Special introductory event of the 25th Split Film Festival is devoted to the charismatic European director Béla Tárr. Special screening of his anthology work Werckmeister Harmonies (Werckmeister harmóniák, 2000) will be held on Wednesday, September 9, at the Dom mladih MKC, Split. The sequel to the dance of the damned is still preserved and projected on 35-mm film, and its Croatian premiere was 20 years ago at the 5th STFF. This tribute screening is an opportunity both for connoisseurs of philosophical European film and younger generations interested in the Tárr cult to witness one artefact of film history devoid of modern technology.
The screening starts at 9 PM, free admission.
WERCKMEISTER HARMONIES (b/w, 35 mm, 145 min)
Inhabitants of a provincial Hungarian town eagerly await the arrival of a circus whose main attractions are the body of “the biggest whale in the world” and the mysterious prince who has a strange talent for attracting violent followers. When the circus finally arrives to town everybody gathers on the main square to see the attractions. Soon the balance of the town is affected and feelings of tension, violence and pending apocalypse arise. Film’s co-director is Ágnes Hranitzky.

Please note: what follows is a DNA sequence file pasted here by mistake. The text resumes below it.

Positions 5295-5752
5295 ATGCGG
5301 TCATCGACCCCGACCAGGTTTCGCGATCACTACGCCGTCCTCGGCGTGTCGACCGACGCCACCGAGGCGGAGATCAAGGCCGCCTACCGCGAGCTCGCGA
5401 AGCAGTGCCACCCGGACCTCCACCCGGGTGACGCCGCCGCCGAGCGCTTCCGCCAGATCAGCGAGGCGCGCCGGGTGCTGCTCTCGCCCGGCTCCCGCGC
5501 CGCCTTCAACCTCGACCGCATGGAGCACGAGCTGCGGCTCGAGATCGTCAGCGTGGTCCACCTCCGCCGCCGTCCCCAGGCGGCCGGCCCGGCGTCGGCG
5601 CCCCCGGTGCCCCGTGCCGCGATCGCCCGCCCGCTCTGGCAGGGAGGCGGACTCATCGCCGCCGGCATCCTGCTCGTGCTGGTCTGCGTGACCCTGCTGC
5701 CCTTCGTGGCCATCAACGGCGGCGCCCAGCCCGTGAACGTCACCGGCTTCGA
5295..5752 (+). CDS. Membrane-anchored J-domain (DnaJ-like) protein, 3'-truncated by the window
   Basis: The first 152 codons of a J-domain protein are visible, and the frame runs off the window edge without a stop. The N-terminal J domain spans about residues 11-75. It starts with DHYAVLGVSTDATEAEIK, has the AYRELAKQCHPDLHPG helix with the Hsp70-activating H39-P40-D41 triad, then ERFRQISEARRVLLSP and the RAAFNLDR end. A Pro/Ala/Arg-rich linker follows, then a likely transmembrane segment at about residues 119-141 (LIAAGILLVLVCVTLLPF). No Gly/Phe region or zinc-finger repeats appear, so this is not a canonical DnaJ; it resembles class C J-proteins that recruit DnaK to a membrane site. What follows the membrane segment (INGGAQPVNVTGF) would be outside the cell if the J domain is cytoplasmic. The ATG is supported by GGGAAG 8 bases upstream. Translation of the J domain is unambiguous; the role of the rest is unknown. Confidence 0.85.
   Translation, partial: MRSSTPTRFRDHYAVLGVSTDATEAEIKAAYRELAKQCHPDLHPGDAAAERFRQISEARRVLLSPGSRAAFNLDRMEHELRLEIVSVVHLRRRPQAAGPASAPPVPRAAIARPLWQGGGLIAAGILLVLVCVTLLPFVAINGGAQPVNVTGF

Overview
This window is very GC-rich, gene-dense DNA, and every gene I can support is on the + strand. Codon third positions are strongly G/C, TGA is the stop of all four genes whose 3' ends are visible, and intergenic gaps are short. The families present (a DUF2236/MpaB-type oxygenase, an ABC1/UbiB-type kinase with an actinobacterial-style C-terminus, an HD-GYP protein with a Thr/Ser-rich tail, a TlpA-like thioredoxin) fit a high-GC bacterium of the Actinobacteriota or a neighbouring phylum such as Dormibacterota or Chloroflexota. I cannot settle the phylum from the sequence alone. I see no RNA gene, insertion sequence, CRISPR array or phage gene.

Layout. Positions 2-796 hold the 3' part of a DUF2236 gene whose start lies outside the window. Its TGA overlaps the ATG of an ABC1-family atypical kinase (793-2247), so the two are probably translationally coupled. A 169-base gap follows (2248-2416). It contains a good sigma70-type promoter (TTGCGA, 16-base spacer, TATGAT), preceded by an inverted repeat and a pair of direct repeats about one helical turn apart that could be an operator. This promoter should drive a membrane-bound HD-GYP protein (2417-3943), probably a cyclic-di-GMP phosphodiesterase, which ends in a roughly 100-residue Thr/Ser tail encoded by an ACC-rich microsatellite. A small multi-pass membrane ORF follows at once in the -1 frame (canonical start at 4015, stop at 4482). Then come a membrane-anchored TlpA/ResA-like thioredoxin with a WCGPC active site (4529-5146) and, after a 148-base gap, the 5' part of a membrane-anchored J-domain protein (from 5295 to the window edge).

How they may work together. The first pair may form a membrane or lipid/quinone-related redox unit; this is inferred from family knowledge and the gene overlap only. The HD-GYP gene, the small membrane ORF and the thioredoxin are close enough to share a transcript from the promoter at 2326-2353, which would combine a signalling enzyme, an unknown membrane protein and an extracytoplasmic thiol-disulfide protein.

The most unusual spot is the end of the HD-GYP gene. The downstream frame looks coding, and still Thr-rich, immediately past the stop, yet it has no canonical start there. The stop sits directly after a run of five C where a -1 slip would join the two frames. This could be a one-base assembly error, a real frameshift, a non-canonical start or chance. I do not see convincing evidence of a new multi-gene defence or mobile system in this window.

(b. 1955) Tarr is a Hungarian screenwriter and director. As a sixteen year-old he began making amateur films. His works attracted attention from Bela Balazs’s studio and he helped finance Tarr’s first feature film Family Nest (Családi tüzfészek, 1979), which the critics compared with John Cassavettes’ works. His next two films, The Outsider (Szabadgyalog, 1981) and The Prefab People (Panelkapcsolat, 1982), make up the first part of his career characterized by social topics and documentary cinema verité style. His TV adaptation of Shakespeare’s Macbeth (1982), made in just two shots (the first one lasts 5, and the second 67 minutes) marked a change and announced the second phase in his career. In the mid-1980s he began his collaboration with the writer László Krasznahorkai and made several films based on his novels: Damnation (Kárhozat, 1988), Satan’s Tango (Sátántangó, 1994) and Werckmeister Harmonies (Werckmeister harmóniák, 2000). Damnation announced a change in the visual style by which the director became most recognizable (characterized by black and white picture and slow shots), and which peaked in the even-hour-long film Satan’s Tango. This film, as well as Werckmeister Harmonies, won the director international acclaim. Tarr won the award for outstanding contribution to the development of the film arts at the 11th Split Film Festival. His latest two films are The Man from London (A Londoni férfi, 2007), based on Georges Simenon’s short story, and the drama The Turin Horse (A torinói ló, 2011).